The insistence on the dualism between black subjects and objects is one area that bears further exploration vis-à-vis the medial specificity of comics. Wanzo’s premise relies on the opposition between “a black perspective in the creation of racialized caricature” (understood as the “aesthetic practices that African American male cartoonists engage”) and the “white pathologizing gaze” (25, 24). But as a medium which at its height was modeled according to a production line system of divided labor, comics challenges neat delineations of racially separated art precisely for the reason that some artist-, author-, editor-, colorist-, letterer- collaborations feature BIPOC producers working alongside white writers or editors and laboring to construct a shared vision. Of course, as Ronald Wimberly acutely demonstrates in his short piece “Lighten Up,” sharing a vision does not entail an equal or justly apportioned labor practice, but one would like toknow more about how Wanzo draws her own borders between creators in this process.
She distinguishes between black and white cartoonists in terms of intention and ramifications, but the collaborative mode of much comics work blurs these distinctions. Who determines what makes an aesthetic the work of an African American creator if the writer is white? What if the positions are reversed? What does white colorist Patrick Morgan’s “gorgeous work” (65) do to the composition of Jeremy Love’s Bayou? For that matter, can DeLandro’sillustrations be wholly separated from white author Kelly Sue DeConnick’s work as the writer of Bitch Planet? Likewise, how should we understand the contribution of Wilfred Santiago to Ho Che Anderson’s King—Santiago penciled over 14 pages of the work—which complicates the singularity of vision that Wanzo attributes to Anderson throughout? In a similar vein, we might note that Anderson and DeLandro are Canadian, making their respective collaborations with Puerto Rican artist Santiago and U.S. writer DeConnick, a generative opening for the theorization of transnational Black liberation aesthetics. These observations are not meant as critique, but rather to suggest yet another meaningful avenue of consideration implicated in the rich analysis of The Content of Our Caricature. While Wanzo contends that her focus on black comics creators serves the book’s purpose of understanding caricature according to a black art tradition (23),comics invite further attention to how such aesthetic traditions and categorizations are delimited within artistic collaborations.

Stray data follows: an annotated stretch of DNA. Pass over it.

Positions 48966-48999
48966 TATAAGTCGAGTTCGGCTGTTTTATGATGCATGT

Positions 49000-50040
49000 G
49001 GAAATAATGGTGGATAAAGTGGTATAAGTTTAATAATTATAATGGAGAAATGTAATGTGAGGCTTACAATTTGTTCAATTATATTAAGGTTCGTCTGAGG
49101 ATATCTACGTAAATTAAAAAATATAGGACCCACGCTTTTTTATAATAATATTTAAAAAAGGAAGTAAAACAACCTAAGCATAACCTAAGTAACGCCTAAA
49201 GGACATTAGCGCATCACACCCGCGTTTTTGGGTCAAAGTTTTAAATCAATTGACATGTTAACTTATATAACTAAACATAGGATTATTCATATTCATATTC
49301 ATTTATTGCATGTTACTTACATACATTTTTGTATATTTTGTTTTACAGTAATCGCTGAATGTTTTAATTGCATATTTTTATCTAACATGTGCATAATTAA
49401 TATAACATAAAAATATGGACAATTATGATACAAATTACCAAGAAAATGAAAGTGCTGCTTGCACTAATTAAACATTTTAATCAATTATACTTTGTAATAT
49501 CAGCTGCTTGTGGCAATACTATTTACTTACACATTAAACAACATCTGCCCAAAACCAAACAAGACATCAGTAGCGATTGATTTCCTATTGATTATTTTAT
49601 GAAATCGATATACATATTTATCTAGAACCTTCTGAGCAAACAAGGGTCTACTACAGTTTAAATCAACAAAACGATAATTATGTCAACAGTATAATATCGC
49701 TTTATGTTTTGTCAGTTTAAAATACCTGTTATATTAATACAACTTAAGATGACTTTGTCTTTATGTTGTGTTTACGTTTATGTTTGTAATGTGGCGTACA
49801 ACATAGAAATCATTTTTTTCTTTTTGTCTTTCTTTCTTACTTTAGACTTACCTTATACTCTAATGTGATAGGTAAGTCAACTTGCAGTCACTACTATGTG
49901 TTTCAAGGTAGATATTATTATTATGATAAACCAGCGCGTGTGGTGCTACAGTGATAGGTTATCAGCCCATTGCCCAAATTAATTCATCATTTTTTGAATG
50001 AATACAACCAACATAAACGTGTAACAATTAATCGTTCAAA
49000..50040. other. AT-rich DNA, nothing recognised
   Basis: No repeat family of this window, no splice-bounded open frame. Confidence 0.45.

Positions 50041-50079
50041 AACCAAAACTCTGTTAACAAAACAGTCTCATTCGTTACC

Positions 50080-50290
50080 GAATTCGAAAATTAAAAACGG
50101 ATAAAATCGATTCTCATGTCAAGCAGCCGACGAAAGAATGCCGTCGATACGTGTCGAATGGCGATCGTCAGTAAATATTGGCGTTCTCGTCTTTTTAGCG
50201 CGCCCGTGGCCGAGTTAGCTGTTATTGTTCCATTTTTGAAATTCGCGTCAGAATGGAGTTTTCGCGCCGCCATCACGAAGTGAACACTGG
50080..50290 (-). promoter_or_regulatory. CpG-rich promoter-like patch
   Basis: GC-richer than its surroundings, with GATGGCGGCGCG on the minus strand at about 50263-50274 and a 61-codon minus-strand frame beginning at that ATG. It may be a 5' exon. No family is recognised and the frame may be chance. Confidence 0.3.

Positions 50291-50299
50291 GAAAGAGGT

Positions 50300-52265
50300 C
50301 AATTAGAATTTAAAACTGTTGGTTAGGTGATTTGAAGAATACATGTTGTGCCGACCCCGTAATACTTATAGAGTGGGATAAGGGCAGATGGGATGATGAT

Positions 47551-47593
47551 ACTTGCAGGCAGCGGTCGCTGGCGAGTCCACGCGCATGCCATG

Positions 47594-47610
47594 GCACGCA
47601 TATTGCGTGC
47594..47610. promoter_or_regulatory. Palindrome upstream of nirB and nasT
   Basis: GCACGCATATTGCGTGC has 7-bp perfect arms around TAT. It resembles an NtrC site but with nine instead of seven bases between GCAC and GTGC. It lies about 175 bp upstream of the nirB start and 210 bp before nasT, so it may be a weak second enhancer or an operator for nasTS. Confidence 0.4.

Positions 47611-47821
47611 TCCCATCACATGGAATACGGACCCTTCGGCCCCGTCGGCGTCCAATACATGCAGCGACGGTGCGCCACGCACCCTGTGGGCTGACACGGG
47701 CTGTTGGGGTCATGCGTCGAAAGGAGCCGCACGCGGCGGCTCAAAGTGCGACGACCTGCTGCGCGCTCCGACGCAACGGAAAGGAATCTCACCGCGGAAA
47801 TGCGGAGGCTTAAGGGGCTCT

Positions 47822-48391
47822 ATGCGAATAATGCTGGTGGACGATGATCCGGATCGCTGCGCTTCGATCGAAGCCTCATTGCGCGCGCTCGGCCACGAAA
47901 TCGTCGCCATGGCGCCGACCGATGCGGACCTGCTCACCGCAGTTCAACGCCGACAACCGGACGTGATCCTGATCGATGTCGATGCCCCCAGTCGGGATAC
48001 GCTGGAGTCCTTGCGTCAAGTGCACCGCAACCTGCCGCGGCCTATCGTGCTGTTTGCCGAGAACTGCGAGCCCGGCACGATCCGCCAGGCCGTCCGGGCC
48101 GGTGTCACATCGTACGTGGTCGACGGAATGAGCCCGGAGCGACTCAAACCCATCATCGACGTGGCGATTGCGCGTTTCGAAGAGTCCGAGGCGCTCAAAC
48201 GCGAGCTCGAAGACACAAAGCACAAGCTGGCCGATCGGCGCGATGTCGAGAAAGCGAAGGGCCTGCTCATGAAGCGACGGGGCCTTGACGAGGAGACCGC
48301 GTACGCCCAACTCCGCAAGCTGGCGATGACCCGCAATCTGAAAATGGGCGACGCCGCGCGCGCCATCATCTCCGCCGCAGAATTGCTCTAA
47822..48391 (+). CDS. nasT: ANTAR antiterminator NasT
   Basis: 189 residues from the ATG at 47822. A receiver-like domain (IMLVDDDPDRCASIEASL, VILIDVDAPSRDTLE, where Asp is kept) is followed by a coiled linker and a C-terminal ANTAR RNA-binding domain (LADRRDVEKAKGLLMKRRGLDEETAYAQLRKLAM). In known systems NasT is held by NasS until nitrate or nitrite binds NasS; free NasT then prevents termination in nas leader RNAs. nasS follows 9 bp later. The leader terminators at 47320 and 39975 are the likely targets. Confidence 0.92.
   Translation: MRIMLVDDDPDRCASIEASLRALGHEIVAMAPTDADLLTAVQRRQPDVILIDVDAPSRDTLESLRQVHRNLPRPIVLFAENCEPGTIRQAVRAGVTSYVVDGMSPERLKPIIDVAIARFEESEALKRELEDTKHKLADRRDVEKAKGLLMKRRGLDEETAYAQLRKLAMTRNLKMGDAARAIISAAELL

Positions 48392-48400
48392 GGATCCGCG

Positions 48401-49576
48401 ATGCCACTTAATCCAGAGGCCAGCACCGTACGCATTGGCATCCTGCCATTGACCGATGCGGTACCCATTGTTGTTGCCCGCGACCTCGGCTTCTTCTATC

Before her, Morrison grounded her project in “delight not disappointment,” and Wanzo likewise frames her project as a means of celebrating how African American artists have mobilized black racial caricature “to help us imagine what freedom looks like in its presence” (30). The coda, “To Caricature with Love” grapples with the risks involved in looking at degrading stereotypes in the hopes that they might “do other kinds of work” as well (207). Rather than destroying or ignoring these testaments to the degradation white supremacy has enacted on African Americans, Wanzo asks that we employ them in our reckoning with visual modes of establishing hegemonic sensibilities regarding otherness, humanness, and citizenship, and for the purpose of “black liberation” through “aesthetic practices of freedom” (25). As Wanzo stipulates, facing the past of racist caricature is a way to exorcise the present of its haunting: “we can treat caricature as manifesting the struggle to escape history, a referent for the need forrevolution” (220). Just who this we may be depends on the context of our caricature.